‘Visionary’ to Offer Therapy through ‘The Song of the Singing Crystal Bowls’
By Susan Van Dongen Special Writer
MyCentralJersey.com, July 7, 2009
What key is the universe in?
Musician, healer and visionary Jay Schwed has read that Albert Einstein felt the key of the universe was G- flat, which ties in well with a collection of crystal bowls Mr. Schwed has accumulated, the most delightful of which plays the note F-sharp — or G-flat.
It’s called a “Faience Bowl” and is a replica of an ancient Egyptian bowl which was used to “tune people up,” help them achieve a light, “high” heart.
“In ancient Egypt, healers traveled from door to door with a ‘healing’ crystal bowl tuned to the note of F- sharp,” Mr. Schwed says. “The ancients believed the way to facilitate healing is by opening the high heart that connects the hearts of all beings. Today, we refer to this as the thymus gland, the center for the immunity system.”
Following his bliss on what he humorously calls “Jay’s Big Adventure,” Mr. Schwed is pursuing a spiritual call to travel and heal, one out-of-tune heart at a time.
During this summer tour, which has seen him perform at the Chopra Center and Spa in New York City, as well as in Central Park, he’ll be coming to Princeton twice. The Princeton Center for Yoga & Health will host “The Song of the Healing Crystal Bowls” on Saturday, July 11, and Mr. Schwed will also be accompanying Elizabeth Piccard’s Restorative Yoga Class at PCYH on Sunday, July 19.
Much more than a workshop, but also not quite a concert, the healing bowls experience combines the divine sounds of more than a dozen singing crystal bowls, five Tibetan-style bowls and Mr. Schwed’s “sound-infused” aromatherapy mists, sprayed intermittently to stimulate the sense of smell.
There are also these odd things called Oggz, egg-shaped multi-colored lights that morph through the colors of the rainbow and are also said to resonate with the body’s energy centers, or chakras. “I pass out lights to everyone and they place them on their bodies so they have a color healing experience, as well as sound healing,” Mr. Schwed says.
A kind of New Age Pied Piper, the Chicago-born/ California-raised Mr. Schwed describes the human body as a musical instrument. As any musician knows, when you neglect your instrument it gets out of tune. Same with cars. Machines need a tune-up every once in a while so it’s not a stretch to imagine that the magnificent human “body temple” also needs tweaking now and then.
Working on the thymus gland with the celestial F- sharp bowl is especially important, Mr. Schwed says, to coax that gland — and spirit — out from hiding.
“The thymus starts diminishing as soon as we’re born,” he says. “Children are born innocent and as they grow, they become less so. I believe there’s a correlation between the (shrinking) thymus gland and the diminishing of the connection to spirit. By doing this work with the thymus, we open up to spirit, we reconnect with each other and with the earth.”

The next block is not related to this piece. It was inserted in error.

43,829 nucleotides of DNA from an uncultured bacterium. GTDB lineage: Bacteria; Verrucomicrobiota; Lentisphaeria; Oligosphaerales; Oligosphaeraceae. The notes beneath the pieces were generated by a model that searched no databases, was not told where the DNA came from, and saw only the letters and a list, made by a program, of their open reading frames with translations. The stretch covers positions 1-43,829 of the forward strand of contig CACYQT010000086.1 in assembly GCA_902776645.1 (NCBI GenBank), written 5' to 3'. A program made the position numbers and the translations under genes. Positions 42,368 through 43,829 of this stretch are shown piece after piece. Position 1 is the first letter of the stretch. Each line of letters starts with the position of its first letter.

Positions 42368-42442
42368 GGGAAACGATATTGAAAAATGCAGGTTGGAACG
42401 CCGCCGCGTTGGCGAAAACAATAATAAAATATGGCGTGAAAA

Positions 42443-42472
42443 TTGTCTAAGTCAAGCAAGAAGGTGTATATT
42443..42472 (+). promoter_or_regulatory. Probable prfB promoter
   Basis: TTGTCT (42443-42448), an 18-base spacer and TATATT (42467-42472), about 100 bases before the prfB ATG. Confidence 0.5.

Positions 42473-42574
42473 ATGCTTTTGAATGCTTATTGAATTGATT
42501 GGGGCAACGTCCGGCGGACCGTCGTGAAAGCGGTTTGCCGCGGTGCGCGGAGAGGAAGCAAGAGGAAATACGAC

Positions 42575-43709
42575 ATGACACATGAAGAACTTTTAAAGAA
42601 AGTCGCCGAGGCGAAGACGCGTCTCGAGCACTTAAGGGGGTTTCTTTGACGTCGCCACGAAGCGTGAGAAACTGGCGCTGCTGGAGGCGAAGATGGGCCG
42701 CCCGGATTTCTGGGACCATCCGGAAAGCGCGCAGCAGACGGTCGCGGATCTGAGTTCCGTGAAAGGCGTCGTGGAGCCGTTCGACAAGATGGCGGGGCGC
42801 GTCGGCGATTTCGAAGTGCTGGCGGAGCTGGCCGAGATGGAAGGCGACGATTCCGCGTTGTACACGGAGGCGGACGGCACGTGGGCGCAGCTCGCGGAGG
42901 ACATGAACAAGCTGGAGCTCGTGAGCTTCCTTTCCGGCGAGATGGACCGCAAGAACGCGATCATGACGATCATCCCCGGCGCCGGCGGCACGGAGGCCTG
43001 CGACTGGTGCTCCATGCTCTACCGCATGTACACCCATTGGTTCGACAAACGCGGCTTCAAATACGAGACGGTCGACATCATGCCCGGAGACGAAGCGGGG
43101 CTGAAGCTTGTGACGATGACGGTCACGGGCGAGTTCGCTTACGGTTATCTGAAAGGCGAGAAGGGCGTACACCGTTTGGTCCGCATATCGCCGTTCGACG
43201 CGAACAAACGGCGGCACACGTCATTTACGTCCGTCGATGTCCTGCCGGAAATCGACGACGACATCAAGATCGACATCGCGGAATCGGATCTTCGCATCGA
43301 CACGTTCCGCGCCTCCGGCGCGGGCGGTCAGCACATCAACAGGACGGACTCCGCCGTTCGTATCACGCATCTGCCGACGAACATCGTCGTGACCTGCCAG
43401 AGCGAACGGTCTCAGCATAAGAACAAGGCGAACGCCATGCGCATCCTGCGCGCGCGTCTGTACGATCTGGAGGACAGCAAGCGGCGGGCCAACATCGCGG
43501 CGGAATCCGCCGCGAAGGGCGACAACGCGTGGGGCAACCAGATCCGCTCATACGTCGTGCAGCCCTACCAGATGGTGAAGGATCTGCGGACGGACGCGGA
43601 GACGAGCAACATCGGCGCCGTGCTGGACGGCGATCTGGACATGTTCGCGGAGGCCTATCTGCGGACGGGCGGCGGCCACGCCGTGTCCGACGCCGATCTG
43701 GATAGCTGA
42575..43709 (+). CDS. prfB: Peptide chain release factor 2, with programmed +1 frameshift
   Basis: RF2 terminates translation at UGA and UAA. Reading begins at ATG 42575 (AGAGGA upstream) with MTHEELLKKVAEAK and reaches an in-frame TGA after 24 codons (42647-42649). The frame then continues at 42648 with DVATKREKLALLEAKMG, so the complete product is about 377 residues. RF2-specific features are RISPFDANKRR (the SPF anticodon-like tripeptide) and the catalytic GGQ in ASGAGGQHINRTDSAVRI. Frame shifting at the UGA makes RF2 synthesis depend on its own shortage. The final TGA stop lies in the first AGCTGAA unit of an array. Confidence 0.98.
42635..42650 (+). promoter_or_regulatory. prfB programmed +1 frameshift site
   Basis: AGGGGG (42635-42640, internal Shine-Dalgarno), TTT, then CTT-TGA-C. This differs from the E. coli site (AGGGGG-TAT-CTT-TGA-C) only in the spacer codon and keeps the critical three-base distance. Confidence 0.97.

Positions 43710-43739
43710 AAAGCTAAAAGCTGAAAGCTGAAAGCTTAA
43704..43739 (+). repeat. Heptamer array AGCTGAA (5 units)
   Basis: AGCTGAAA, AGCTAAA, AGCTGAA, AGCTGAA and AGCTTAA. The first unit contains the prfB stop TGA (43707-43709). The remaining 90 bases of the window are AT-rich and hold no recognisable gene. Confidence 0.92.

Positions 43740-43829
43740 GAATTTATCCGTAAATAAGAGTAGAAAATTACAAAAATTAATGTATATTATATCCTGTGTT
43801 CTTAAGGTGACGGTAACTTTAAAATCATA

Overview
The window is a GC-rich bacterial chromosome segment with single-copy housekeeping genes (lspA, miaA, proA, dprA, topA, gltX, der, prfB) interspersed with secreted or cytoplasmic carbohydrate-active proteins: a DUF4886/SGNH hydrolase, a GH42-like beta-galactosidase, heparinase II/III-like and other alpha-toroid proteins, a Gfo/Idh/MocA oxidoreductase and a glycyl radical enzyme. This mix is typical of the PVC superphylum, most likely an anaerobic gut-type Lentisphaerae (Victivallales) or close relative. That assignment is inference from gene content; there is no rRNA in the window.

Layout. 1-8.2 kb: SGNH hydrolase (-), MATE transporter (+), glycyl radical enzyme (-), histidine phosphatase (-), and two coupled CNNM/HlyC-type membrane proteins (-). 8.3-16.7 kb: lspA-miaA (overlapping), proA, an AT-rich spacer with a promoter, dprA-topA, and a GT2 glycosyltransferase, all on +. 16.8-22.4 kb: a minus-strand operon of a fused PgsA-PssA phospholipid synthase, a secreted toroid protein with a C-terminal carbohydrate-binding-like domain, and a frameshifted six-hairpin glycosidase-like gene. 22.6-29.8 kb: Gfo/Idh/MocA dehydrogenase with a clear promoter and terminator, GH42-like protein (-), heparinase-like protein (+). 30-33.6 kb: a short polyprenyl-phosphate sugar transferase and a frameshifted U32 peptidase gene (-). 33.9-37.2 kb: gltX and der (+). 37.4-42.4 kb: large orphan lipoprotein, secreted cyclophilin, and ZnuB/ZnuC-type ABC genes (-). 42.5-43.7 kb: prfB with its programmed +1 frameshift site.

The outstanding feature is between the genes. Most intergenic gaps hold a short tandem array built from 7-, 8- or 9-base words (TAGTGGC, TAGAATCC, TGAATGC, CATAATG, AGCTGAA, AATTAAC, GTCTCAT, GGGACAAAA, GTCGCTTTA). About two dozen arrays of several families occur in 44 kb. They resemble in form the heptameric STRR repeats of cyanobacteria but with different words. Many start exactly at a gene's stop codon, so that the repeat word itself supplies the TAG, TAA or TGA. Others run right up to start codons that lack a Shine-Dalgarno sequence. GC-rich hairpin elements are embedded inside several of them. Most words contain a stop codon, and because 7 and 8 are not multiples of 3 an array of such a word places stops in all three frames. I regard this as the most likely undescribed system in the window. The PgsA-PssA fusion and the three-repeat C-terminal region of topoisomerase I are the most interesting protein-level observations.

“The bowls are enchanting,” he adds. “They tone down the ego, turn down the noise that rattles around in the brain and take you to that quiet place.”
Mr. Schwed has seen the bowls work wonders on senior citizens, terminally ill people in hospice, the emotionally ill, as well as men just coming out of prison.
“Whether it’s with seniors or the bipolar or with prisoners, the same thing occurs — harmony,” he says. The 50-something Mr. Schwed had a professional career with the U.S. Dept. of Agriculture as an inspector and then a plant breeder’s assistant. However, in the mid-1990s, a workshop in massage at the venerable Esalen Institute in Big Sur, Calif., took him toward a life dedicated to healing. While living in the artists’ community of Ojai, he trained in massage, Reiki and hypnotherapy, all the while teaching himself how to play the bowls.
“Then, on Sept. 11, 2001, I awoke to the news and realized the significance of my work with the bowls,” Mr. Schwed says. “The bowls send out these harmonious waves and that’s my way of helping with planetary healing. Before I knew it, I would be playing at a park and all kinds of people would join me. It just kept getting bigger and expanding.
“It was an amazing evolution because I had no idea what I was doing, no idea that I’d be on the road, teaching people and producing CDs and what-not,” he continues.
It seems almost impossible that Mr. Schwed has been able to sustain himself for more than a year on his “Spirit Moving Moving Spirit” tour (the real name of his tour), during a recession. He attributes his success to faith, trust and putting his intention out there, allowing the bookings and gigs to simply flow through him. It’s a one-man business, too, no booking agents, publicity people or managers. Mr. Schwed has cold-called many of his connections, and seems to have a magical way to tell whether he will be welcome or not.
If someone answers the phone warmly, an invitation to perform seems to follow.
Always a lover of music but not a musician, Mr. Schwed says he spent his life looking for his instrument and finally found it with the bowls.
“I loved chiming them, just experimenting, but it wasn’t until Sept. 11, 2001, that I knew the bowls were part of my way to help people find their own light, compassion, creativity and connection,” he says. “When I play, I’m just allowing spirit to move through me. And as soon as I start playing, I put my seatbelt on.” Jay Schwed will present The Song of the Singing Crystal Bowls at the Princeton Center for Yoga & Health, 50 Vreeland Dr., Suite 506, Skillman, July 11, 2009 7 p.m. $30. He will also accompany PCYH’s Restorative Yoga class with Elizabeth Piccard, July 19, 1:30 p.m. $40; $35 if paid by July 11. (609) 924-7294; www.princetonyoga.com. Mr. Schwed on the Web: www.healingcrystalbowls.com